From what I’ve read in the literature and what I understand of the underpinnings of autism, I would literally be shocked if there were no connection in a subset of cases. That just wouldn’t make sense to me. You have a child with a propensity for cellular stress, be that a pure seizure disorder related to changes in sodium channels, glutamate/GABA receptors, etc., or a secondary feature due to metabolic stress on various organelles (ER, mitochondria, vesicular trafficking, etc.), and you cause an immunological reaction that subsequently triggers molecules, e.g., IL-1, that have known excitatory features, most likely through the neural activation of inflammatory pathways. These may subsequently trigger neuronal hyperexcitation, triggering a cell stress response and a whole cascade of neurodegenerative-like effects, ensuing regression, potential increase in autistic features, seizures, etc. While it’s a hypothesis, it’s one that is based strongly on evidence and gives reason for concern as well as areas of further study. I don’t know if these will be answered while we’re in this current social climate. In addition, any evidence supporting a claim against vaccination would need to be disseminated very carefully, with means already in place for prevention so that, what with herd mentality, people wouldn’t freak out more and even more people forego vaccination. Just a hundred years ago, you could expect about half of all children 8 years old and under to die, often of something communicable. Whereas today, we literally have little concept of those stats. We didn’t live during those times. But we do live in an age of autism, so in the human mind that makes it far scarier. So before such information should be spread to the public, we would need a plan in place to altering vaccination schedule based on patient vulnerability (the new era of personalized medicine), plus perhaps some sort of short-term medicinal intervention to protect the brain from regressing if the child does have an adverse reaction.

      • I have looked for 15 years for someone in science to look outside the dogma. There is a reason why parents hang on so tenaciously to the idea…it’s because so many of their children have had reactions. Dravet, now epilepsy…slowly the screw turns…Eventually science will have to admit that reactions may be indicators of innate neurological differences, and not “epidemiologically unrelated”.

      • I agree, though it may be a somewhat long and stubborn process now that public and professional opinions tend to be so biased against the idea. I think it was there all along, they just weren’t asking the right questions. And I suspect a number of scientists were guilty of seeking the answers they wanted to hear– not that they may have been consciously aware of that. But then I strongly believe Wakefield was guilty (and probably more consciously so) of the same. I wouldn’t trust that guy as far as one could throw him. Bad scientist.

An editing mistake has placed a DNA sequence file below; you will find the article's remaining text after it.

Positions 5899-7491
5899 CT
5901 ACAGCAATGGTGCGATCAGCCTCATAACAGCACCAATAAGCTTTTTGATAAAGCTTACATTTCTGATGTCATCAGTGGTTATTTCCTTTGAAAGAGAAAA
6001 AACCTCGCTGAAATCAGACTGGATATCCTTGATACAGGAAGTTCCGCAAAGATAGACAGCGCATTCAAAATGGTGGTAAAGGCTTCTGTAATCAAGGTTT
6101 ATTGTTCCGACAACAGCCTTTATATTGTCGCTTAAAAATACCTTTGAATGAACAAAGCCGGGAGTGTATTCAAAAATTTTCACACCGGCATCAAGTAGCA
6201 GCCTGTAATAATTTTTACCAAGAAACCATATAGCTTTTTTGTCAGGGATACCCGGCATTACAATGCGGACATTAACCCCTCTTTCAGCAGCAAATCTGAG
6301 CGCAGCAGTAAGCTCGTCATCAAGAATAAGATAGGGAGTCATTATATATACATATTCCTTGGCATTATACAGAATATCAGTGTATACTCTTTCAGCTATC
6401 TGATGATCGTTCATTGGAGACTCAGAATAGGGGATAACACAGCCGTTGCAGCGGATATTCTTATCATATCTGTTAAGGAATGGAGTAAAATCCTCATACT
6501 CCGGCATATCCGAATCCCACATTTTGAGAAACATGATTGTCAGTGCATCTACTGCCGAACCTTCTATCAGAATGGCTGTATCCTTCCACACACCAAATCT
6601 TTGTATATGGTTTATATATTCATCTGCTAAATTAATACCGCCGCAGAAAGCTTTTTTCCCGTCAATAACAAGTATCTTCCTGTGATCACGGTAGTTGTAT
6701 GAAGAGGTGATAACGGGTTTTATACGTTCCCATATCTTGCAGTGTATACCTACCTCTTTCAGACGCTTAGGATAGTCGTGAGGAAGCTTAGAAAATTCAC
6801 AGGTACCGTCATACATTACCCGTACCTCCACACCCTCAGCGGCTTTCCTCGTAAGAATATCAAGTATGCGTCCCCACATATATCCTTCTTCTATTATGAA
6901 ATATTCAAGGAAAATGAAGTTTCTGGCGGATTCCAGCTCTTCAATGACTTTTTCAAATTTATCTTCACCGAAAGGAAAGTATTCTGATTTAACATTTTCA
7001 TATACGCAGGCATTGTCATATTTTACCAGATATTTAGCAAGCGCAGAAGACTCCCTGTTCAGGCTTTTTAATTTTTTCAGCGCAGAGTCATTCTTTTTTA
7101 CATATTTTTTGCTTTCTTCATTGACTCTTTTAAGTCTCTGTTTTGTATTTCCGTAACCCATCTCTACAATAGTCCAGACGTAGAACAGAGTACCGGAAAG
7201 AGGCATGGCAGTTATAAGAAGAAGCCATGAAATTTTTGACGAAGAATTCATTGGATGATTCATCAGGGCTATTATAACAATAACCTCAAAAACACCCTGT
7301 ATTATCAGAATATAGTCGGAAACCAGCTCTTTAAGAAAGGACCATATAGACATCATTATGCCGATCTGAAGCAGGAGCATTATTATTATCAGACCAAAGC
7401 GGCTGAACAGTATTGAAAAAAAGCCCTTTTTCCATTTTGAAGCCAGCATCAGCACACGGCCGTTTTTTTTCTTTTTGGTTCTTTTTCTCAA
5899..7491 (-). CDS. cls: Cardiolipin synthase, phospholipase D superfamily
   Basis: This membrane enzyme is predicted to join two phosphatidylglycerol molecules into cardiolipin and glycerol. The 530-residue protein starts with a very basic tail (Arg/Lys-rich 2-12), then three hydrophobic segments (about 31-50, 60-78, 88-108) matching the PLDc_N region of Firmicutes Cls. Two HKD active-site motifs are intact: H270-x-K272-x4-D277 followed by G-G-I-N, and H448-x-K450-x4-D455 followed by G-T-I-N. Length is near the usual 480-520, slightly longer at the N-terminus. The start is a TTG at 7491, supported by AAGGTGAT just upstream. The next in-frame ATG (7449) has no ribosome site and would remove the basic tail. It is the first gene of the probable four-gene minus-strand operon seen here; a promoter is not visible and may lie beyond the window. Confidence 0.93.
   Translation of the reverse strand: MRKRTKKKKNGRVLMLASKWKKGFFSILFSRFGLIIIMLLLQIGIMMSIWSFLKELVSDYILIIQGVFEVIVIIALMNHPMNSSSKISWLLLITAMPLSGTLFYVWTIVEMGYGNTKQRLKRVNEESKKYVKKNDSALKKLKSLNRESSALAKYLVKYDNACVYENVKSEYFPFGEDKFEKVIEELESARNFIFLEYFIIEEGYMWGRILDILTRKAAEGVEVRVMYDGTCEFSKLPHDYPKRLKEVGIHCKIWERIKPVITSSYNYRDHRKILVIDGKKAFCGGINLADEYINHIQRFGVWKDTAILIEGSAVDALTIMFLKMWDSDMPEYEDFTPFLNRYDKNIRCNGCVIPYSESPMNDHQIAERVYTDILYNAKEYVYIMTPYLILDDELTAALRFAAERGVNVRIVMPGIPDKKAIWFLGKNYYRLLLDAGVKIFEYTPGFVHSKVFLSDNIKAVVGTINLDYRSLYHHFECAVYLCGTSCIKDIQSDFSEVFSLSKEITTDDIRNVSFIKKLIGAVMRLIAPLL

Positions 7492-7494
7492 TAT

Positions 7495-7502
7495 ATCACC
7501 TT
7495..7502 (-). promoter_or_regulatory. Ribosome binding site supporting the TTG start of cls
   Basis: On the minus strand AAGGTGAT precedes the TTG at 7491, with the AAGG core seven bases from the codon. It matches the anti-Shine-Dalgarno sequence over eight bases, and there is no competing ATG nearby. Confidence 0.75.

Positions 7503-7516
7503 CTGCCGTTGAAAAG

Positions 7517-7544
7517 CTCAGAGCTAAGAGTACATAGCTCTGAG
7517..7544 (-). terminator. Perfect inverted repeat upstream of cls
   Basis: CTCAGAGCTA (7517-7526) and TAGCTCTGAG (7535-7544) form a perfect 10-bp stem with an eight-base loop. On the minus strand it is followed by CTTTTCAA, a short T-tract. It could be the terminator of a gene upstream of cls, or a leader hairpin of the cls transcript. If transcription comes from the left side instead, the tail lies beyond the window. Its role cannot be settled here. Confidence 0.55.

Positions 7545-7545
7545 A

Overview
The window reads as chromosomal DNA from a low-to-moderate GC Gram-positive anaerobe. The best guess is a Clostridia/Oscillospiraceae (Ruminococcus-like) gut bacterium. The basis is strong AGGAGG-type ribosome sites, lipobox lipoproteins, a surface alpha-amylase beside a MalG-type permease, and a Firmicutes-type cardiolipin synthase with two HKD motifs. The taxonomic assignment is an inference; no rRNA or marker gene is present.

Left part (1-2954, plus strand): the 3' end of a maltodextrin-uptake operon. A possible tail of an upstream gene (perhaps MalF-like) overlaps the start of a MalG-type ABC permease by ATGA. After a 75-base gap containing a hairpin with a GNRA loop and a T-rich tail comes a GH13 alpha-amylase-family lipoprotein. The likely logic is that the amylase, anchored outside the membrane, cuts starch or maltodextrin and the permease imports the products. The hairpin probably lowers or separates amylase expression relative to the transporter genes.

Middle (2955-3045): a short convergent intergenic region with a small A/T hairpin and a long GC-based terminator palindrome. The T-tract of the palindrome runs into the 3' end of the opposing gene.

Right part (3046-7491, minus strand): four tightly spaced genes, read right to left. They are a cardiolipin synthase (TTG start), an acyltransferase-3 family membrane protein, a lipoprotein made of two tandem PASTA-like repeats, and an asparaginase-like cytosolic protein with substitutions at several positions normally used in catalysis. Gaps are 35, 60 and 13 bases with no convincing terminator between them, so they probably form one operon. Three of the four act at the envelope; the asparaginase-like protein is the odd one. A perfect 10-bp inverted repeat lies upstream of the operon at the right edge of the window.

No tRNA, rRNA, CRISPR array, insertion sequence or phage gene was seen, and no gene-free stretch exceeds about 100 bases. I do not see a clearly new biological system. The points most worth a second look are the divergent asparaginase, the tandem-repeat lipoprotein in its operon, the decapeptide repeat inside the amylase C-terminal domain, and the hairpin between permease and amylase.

6. Bad scientist, potentially with good motives. They say his material was all fabricated, although for a while there were several on his team saying the allegations were false. I am not sure how much politics had a role in how that was all portrayed. I could put together his study for real, I only have to ask a few friends to pull in a few favors to give the same kinds of examples. That’s why I find it hard to believe the study was exaggerated…

    But the sad thing is that the political climate drives coverage of one scientist, Wakefield, instead of the CDC.

    Have enjoyed this little convo. First for a refreshing break from a community where hardly anyone has studies past high school. Secondly, a true scientist even getting that inflammation affects autism symptoms.

    I think the climate will change. Parents are getting better at understanding and defining things. We will look at immunity and inflammation differently in a few years- especially with U. V’s study this year of immune structures in the brain. Not having any part of the brain connected to the immune structures themselves was a hit against immune theories of autism- we know better now.

    http://www.ncbi.nlm.nih.gov/pmc/articles/PMC3739306/ This is the strongest evidence I have to be careful with my daughter’s environment.

  7. Pingback: Autism: Reading the Brain in the Face | No really, I WANTED three boys!·